Corker’s advertisement, however, did feature one deviation from the standard typography adopted throughout other advertisements in that newspaper. One of his products, “FAMILY MEDICINES,” appeared in capital letters near the end of the advertisement. It seems unlikely that the compositor would have chosen to highlight that particular item without specific instructions from the advertiser. Why “FAMILY MEDICINES” and not the textiles or corks or lampblack? Corker may have desired to place special emphasis on that part of his inventory, requesting that the format of the advertisement call attention to the “FAMILY MEDICINES” in one way or another even if he did not specify capital letters.

Corker’s copy also suggests that he wanted potential customers to take note of his “FAMILY MEDICINES” in particular. In addition to promoting the “choice assortment,” he also proclaimed that the “credit of which is such that renders it needless to recommend them.” He did not devote as many words to his other wares, nor did he advance appeals specific to any of the others. Yet he assured readers of the efficacy of the patent medicines he stocked, promising that they were so effective that they did not merit further comment.

Thomas Corker placed an advertisement in the South-Carolina Gazette and Country Journal in order to incite demand and increase sales of all of the goods in his shop, yet both the copy and the format suggest that he placed special emphasis on selling his “choice assortment of FAMILY MEDICINES.”

September 13

What was advertised in a colonial American newspaper 250 years ago this week?

Sep 13 - 9:10:1767 New-York Journal
New-York Journal (September 10, 1767).

“Hughes’s Night School, Commences on the 14th Instant.”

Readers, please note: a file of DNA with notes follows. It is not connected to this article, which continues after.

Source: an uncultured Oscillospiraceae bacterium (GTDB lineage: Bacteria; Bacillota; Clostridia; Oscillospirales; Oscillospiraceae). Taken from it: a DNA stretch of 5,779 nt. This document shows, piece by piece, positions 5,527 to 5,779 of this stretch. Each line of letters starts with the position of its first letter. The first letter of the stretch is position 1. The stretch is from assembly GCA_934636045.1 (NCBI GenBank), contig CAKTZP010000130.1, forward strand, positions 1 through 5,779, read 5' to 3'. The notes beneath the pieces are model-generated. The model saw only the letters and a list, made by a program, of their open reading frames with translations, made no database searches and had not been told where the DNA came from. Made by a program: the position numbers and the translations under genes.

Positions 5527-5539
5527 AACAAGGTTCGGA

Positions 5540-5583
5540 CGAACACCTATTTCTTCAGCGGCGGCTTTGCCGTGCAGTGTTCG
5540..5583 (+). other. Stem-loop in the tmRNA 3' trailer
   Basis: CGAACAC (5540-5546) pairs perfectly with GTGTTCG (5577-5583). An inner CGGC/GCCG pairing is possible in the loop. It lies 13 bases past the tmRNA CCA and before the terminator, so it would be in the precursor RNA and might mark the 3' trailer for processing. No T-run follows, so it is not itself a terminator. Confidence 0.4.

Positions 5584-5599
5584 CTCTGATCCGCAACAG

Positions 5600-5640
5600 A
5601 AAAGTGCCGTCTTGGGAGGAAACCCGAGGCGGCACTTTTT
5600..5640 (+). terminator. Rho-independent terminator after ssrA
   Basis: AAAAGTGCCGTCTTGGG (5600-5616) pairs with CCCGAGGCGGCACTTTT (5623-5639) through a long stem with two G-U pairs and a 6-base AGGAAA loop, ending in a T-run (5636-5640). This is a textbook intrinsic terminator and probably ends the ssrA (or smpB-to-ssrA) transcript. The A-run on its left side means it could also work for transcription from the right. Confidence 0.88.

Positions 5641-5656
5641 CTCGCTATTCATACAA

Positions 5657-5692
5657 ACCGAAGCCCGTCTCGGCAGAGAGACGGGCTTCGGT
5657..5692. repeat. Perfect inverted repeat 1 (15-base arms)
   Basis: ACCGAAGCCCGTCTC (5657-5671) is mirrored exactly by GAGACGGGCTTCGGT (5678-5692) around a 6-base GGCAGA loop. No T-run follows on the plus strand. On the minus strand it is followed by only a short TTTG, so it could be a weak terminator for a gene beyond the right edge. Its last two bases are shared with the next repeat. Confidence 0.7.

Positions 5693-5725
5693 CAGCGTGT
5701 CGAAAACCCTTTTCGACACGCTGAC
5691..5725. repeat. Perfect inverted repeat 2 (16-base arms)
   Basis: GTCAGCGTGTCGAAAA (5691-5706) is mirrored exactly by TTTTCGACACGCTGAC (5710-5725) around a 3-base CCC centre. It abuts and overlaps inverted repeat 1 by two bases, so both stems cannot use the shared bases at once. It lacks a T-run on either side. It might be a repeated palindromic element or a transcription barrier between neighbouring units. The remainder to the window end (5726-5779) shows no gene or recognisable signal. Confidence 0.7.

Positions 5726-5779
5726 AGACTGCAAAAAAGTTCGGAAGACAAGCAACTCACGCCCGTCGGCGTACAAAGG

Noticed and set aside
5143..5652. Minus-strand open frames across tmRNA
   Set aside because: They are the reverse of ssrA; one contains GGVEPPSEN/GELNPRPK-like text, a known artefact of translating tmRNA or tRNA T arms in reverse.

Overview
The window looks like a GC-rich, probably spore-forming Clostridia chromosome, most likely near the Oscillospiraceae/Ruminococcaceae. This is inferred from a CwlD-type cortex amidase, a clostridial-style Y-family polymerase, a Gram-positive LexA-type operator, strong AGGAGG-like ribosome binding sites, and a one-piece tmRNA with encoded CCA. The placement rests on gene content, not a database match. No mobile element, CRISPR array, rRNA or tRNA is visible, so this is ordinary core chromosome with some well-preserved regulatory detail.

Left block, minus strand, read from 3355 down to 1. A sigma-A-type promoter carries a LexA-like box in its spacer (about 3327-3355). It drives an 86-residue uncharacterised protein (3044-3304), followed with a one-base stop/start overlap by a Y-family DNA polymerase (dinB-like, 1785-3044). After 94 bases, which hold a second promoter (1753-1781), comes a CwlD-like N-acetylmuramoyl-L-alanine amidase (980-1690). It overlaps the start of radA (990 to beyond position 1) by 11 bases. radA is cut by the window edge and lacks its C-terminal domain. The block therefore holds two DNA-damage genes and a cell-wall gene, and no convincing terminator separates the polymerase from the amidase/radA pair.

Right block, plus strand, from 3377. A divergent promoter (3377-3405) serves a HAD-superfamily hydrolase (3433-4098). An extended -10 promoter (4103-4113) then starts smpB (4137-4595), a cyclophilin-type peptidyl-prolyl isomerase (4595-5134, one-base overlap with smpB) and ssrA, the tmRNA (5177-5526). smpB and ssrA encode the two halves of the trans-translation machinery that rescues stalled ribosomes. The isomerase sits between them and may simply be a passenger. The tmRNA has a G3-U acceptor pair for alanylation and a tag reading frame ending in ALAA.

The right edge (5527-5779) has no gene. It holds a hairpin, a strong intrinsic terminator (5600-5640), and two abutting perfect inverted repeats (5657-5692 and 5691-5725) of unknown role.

In early September 1767, Hughes turned to the New-York Journal to advertise the opening of his night school in the middle of the month. His entire notice consisted of only eight words: “Hughes’s Night School, Commences on the 14th Instant.” Given the brevity of this advertisement, especially in comparison to those placed by other schoolmasters throughout the colonies, Hughes must have assumed that the general public was already aware of all the important details, everything from the curriculum to the hours of instruction to the location.

What Hughes’s advertisement lacked in relaying information it made up for in experimenting with layout designed to attract the attention of potential students. John Holt, the printer of the New-York Journal, and the compositor had developed a fairly standard visual appearance for advertisements inserted in that newspaper. They used a single font size for news items and most of the text included in advertisements, but headlines for advertisements (most often an advertiser’s name) appeared in a significantly larger font, regardless of the length of the advertisement. The first line of the body of the advertisement often featured a font only slightly larger than that used for the remainder. Advertisements by Philip Livingston and Peter Remsen that appeared in the same column as Hughes’s advertisement fit the general pattern when it came to the graphic design of paid notices in the New-York Journal.

Sep 13 - Extra Adverts from New-York Journal
New-York Journal (September 10, 1767).

Every word and every line of Hughes’s advertisement appeared in larger font sizes. The size of “Commences on the 14th instant,” the smallest in this advertisement, paralleled that of headlines in other advertisements throughout the standard issue and the supplement. The size of “Night School” rivaled the size of the newspaper’s title in the masthead. The size of the schoolmaster’s name far exceeded anything else printed in the issue or the supplement. Hughes’s message to potential students was short and straightforward, but the visual aspects had been designed to distinguish it from everything else on the page.

Newspapers published in colonial America’s largest cities in the 1760s often had a surplus of advertising, so much that they often had to print supplements to accommodate all of them. Space was limited, causing printers and compositors to standardize some of the visual aspects, including limiting the size of most text in advertisements. On occasion, however, they experimented with other formats that would have had a much different effect on readers accustomed to a particular style. Hughes’s relatively short advertisement for his “Night School” certainly stood out on the page.